Gather the sequel by that went before!

DUKE
Nay, forward, old man; do not break off so,
For we may pity, though not pardon thee.

EGEON
O, had the gods done so, I had not now
Worthily termed them merciless to us;
For ere the ships could meet by twice five leagues
We were encountered by a mighty rock,
Which being violently borne upon,
Our helpful ship was splitted in the midst;
So that in this unjust divorce of us
Fortune had left to both of us alike
What to delight in, what to sorrow for.
Her part, poor soul, seeming as burdened
With lesser weight but not with lesser woe,
Was carried with more speed before the wind,
And in our sight they three were taken up
By fishermen of Corinth, as we thought.
At length another ship had seized on us,
And knowing whom it was their hap to save
Gave healthful welcome to their shipwrecked guests,
And would have reft the fishers of their prey
Had not their bark been very slow of sail;
And therefore homeward did they bend their course.
Thus have you heard me severed from my bliss,
That by misfortunes was my life prolonged
To tell sad stories of my own mishaps.

DUKE
And for the sake of them thou sorrowest for,
Do me the favour to dilate at full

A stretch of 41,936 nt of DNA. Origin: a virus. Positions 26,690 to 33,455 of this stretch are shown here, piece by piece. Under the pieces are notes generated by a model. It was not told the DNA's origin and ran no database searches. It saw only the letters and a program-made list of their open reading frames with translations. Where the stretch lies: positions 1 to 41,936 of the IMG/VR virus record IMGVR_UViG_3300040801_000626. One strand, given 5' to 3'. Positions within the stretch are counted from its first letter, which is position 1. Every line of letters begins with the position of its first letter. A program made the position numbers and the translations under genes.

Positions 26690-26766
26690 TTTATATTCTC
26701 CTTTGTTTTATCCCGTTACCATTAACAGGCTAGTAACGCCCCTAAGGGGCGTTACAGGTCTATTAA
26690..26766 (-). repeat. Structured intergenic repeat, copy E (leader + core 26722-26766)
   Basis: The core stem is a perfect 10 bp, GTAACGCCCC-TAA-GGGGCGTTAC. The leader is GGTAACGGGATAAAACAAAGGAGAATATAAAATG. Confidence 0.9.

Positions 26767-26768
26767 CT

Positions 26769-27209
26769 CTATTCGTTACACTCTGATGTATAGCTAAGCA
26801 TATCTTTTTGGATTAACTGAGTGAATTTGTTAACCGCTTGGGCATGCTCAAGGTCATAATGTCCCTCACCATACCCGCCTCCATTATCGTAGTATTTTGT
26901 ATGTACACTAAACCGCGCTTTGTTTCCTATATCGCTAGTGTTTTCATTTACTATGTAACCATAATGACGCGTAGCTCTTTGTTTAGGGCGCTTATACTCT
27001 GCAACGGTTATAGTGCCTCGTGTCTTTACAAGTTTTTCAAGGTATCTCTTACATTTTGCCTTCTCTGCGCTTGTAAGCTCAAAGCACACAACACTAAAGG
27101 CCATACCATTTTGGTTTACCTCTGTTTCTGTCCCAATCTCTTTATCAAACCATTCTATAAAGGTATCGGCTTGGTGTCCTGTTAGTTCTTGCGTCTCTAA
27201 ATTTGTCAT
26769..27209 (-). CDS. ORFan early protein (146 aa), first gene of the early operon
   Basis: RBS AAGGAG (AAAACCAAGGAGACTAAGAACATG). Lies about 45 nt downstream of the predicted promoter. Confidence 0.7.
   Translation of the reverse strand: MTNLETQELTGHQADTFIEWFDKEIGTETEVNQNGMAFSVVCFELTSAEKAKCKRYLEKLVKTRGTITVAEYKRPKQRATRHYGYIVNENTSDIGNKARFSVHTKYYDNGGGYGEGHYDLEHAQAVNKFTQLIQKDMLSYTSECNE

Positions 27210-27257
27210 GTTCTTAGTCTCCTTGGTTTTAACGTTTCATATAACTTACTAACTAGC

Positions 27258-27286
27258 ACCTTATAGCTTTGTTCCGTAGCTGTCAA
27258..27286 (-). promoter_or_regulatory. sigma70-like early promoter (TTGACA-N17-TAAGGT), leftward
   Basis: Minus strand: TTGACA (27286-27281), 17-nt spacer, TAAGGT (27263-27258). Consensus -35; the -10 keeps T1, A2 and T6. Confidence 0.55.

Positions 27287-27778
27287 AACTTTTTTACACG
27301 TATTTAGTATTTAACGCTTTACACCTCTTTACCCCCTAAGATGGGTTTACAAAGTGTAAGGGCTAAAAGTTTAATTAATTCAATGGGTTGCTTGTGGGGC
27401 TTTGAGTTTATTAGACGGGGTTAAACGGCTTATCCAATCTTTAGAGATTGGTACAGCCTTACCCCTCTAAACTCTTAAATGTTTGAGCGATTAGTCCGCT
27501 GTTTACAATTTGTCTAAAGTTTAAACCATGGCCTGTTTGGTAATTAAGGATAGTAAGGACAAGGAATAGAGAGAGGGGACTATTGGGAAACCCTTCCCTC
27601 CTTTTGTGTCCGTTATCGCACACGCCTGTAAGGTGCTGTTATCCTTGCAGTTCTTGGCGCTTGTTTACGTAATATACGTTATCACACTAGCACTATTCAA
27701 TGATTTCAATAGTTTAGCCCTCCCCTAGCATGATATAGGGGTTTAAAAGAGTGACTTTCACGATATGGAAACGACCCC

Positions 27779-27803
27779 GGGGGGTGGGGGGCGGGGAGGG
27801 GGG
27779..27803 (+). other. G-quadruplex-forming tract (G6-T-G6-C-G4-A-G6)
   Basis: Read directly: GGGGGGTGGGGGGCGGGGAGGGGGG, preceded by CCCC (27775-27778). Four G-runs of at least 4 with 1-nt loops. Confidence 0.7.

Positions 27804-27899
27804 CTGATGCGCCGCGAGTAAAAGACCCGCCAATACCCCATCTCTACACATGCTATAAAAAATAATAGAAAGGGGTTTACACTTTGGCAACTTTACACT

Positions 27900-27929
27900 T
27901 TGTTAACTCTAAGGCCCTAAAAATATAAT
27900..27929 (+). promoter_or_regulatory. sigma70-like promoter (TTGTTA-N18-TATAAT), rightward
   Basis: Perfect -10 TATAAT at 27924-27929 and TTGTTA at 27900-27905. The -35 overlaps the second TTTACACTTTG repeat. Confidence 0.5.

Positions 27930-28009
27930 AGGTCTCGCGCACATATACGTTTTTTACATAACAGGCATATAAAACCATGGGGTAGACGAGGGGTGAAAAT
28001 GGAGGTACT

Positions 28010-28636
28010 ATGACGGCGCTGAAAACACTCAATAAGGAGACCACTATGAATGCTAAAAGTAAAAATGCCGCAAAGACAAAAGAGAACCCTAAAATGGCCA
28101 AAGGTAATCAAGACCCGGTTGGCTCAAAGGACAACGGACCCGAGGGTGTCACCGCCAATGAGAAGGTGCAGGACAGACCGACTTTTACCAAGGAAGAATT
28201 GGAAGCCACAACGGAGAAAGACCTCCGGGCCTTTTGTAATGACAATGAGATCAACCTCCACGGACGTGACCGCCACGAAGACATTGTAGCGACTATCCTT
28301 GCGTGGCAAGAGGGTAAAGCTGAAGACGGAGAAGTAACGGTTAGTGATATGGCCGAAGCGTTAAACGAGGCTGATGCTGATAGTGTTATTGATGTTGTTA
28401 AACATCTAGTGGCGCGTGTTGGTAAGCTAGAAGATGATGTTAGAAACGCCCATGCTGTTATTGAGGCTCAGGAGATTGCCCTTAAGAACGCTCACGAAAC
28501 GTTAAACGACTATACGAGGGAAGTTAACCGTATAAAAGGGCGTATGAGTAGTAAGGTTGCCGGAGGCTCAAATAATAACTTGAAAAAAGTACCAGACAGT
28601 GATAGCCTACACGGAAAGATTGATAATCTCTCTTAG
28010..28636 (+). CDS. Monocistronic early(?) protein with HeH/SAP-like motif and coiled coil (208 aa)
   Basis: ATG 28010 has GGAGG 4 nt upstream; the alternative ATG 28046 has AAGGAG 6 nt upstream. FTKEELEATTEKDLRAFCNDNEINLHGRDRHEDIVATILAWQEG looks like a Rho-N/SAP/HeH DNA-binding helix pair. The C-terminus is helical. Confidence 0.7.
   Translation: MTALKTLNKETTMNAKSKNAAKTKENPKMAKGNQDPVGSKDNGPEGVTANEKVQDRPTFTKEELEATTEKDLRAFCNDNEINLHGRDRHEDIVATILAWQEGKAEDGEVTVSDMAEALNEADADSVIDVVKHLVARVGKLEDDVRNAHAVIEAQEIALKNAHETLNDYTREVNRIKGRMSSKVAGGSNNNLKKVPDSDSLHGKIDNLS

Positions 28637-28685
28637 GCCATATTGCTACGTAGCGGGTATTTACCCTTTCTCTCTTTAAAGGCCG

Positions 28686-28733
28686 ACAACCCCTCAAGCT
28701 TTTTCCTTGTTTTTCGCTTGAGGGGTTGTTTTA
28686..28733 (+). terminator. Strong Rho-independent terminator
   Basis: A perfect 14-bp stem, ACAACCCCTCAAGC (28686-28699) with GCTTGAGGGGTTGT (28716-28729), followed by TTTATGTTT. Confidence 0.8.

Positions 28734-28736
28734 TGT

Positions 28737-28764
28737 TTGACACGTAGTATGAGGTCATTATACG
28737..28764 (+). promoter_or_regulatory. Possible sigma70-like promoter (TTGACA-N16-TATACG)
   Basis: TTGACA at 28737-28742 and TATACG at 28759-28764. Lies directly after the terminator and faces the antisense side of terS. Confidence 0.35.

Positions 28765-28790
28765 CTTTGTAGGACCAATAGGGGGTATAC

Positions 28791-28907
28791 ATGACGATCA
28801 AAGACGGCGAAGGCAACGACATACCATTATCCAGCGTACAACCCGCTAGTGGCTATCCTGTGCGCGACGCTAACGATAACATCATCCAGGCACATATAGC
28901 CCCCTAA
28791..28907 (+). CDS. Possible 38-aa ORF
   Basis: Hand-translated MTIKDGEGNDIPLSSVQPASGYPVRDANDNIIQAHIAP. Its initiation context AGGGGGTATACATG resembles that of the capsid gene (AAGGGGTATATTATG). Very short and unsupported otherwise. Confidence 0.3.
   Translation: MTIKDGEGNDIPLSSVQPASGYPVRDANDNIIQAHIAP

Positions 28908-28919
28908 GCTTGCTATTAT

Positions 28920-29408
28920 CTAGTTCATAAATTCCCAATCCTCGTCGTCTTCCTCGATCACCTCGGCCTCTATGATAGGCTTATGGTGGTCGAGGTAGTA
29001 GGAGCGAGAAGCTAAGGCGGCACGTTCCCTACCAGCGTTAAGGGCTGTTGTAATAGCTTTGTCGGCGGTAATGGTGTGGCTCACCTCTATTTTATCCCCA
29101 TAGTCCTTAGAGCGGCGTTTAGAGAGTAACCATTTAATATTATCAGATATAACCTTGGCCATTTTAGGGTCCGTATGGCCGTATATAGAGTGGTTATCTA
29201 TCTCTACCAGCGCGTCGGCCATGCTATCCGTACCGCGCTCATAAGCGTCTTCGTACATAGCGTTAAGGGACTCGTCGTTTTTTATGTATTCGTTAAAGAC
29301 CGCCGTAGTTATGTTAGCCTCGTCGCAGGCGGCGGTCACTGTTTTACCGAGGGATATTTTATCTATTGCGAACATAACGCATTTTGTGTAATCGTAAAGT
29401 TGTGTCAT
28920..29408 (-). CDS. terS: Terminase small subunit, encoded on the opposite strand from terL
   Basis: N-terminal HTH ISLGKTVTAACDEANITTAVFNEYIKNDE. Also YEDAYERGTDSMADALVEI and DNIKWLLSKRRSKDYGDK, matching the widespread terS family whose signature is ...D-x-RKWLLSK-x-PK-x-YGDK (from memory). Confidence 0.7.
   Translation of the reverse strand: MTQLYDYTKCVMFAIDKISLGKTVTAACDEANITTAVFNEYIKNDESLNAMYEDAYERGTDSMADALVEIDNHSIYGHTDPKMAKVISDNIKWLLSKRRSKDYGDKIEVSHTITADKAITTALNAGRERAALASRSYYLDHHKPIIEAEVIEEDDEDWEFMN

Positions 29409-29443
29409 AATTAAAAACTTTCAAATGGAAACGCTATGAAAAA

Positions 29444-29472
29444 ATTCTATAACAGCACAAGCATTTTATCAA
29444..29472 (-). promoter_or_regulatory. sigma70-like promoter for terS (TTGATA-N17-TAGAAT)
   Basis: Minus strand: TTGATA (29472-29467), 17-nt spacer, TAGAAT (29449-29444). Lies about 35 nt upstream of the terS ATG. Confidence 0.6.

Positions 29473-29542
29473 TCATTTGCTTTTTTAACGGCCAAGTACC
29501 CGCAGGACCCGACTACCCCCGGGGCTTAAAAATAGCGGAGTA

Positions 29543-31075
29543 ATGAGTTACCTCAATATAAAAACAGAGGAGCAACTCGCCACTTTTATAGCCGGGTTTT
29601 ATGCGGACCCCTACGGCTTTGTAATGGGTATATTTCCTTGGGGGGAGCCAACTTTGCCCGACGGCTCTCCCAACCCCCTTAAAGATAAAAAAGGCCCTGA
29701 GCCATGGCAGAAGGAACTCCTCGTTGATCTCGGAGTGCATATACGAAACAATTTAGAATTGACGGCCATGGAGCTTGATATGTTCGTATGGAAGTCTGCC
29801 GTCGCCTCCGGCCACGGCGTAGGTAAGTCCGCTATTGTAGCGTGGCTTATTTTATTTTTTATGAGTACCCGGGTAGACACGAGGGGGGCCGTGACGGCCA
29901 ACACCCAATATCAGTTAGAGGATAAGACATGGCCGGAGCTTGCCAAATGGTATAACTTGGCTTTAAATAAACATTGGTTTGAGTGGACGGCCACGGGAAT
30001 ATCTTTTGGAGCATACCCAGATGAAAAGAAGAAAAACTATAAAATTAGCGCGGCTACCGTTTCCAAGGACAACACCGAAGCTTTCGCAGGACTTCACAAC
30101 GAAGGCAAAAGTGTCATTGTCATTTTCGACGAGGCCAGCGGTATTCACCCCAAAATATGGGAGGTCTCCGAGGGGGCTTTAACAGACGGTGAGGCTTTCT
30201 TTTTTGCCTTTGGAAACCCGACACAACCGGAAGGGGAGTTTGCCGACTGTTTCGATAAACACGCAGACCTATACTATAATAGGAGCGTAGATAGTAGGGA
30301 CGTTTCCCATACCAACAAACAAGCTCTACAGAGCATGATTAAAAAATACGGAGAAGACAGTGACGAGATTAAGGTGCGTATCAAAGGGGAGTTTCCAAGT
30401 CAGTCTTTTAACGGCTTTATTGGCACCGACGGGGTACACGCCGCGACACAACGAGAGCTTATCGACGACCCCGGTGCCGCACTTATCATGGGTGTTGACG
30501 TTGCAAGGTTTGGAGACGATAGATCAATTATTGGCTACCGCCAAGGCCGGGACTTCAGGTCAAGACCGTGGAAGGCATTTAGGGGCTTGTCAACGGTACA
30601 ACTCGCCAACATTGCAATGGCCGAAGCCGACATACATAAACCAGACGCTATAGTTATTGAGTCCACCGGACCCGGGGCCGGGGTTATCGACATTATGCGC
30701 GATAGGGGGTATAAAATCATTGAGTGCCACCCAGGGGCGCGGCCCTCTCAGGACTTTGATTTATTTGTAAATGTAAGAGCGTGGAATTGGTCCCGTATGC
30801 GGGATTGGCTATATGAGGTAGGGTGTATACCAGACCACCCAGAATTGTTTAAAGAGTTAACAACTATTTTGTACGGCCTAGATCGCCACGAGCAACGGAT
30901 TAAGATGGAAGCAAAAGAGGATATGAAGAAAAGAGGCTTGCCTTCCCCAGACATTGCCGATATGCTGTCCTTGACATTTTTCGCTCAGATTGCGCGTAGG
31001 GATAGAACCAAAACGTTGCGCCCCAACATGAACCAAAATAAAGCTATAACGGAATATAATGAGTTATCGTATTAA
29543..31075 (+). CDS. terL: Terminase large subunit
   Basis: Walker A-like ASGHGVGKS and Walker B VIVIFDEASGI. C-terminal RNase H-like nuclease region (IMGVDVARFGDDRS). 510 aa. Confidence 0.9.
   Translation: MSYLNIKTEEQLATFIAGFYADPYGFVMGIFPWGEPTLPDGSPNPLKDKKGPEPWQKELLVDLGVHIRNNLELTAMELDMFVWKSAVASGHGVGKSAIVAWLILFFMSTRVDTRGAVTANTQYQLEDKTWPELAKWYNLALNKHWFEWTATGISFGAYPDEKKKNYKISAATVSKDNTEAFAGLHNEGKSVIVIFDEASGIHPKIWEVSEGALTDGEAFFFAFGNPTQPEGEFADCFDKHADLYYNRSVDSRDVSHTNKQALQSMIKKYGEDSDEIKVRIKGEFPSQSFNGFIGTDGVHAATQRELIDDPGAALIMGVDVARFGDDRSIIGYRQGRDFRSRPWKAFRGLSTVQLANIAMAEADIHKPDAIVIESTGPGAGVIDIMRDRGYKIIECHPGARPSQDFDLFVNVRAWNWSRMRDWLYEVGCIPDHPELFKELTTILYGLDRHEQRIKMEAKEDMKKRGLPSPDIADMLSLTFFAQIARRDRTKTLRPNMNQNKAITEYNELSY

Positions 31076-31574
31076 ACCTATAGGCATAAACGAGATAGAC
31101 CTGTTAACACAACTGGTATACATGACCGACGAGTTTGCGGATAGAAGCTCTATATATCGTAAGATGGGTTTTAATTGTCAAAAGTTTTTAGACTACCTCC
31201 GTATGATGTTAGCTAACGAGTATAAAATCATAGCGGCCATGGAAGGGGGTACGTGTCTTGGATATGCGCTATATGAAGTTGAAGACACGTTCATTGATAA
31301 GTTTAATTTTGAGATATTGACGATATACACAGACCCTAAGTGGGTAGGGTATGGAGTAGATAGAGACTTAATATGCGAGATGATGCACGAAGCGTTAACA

What hath befallen of them and thee till now.

EGEON
My youngest boy, and yet my eldest care,
At eighteen years became inquisitive
After his brother, and importuned me
That his attendant, so his case was like,
Reft of his brother, but retained his name,
Might bear him company in the quest of him;
Whom whilst I laboured of a love to see,
I hazarded the loss of whom I loved.
Five summers have I spent in farthest Greece,
Roaming clean through the bounds of Asia,
And coasting homeward came to Ephesus,
Hopeless to find, yet loath to leave unsought
Or that or any place that harbours men.
But here must end the story of my life,
And happy were I in my timely death
Could all my travels warrant me they live.

DUKE
Hapless Egeon, whom the fates have marked
To bear the extremity of dire mishap,
Now trust me, were it not against our laws,
Against my crown, my oath, my dignity,
Which princes, would they, may not disannul,
My soul should sue as advocate for thee.
But, though thou art adjudged to the death,
And passed sentence may not be recalled
But to our honour's great disparagement,
Yet will I favour thee in what I can.
Therefore, merchant, I'll limit thee this day
To seek thy health by beneficial help.
Try all the friends thou hast in Ephesus;
Beg thou or borrow to make up the sum,
And live. If no, then thou art doomed to die.
Gaoler, take him to thy custody.

GAOLER
I will, my lord.

EGEON
Hopeless and helpless doth Egeon wend,